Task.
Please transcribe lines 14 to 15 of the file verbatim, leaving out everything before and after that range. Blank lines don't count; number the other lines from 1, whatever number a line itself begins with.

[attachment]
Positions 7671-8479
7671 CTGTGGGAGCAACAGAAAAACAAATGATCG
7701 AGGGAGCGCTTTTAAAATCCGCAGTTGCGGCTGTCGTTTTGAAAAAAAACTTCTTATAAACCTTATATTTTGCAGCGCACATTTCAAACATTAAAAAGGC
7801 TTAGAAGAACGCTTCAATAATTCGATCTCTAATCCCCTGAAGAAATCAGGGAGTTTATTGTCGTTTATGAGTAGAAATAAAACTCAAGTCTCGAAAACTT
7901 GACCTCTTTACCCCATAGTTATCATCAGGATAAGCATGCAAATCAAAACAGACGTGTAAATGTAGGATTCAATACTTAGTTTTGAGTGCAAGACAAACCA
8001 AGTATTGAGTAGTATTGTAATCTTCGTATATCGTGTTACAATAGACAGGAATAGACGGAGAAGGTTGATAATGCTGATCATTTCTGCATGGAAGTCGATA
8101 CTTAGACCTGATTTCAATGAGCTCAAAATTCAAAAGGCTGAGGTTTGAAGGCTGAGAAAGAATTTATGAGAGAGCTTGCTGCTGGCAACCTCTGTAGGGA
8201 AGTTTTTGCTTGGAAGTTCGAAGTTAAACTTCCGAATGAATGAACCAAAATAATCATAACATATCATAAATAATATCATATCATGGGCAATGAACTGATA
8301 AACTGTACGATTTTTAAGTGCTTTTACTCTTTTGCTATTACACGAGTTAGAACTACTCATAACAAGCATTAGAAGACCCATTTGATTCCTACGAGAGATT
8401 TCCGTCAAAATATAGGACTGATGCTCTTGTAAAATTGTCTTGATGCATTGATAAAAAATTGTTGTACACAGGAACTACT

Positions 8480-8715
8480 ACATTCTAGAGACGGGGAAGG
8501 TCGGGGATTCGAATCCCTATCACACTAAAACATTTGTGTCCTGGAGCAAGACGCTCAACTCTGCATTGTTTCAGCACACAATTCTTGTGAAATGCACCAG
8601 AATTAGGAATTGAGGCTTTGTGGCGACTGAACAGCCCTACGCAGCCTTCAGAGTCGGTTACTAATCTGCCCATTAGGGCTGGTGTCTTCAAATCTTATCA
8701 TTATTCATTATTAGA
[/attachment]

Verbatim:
8601 AATTAGGAATTGAGGCTTTGTGGCGACTGAACAGCCCTACGCAGCCTTCAGAGTCGGTTACTAATCTGCCCATTAGGGCTGGTGTCTTCAAATCTTATCA
8701 TTATTCATTATTAGA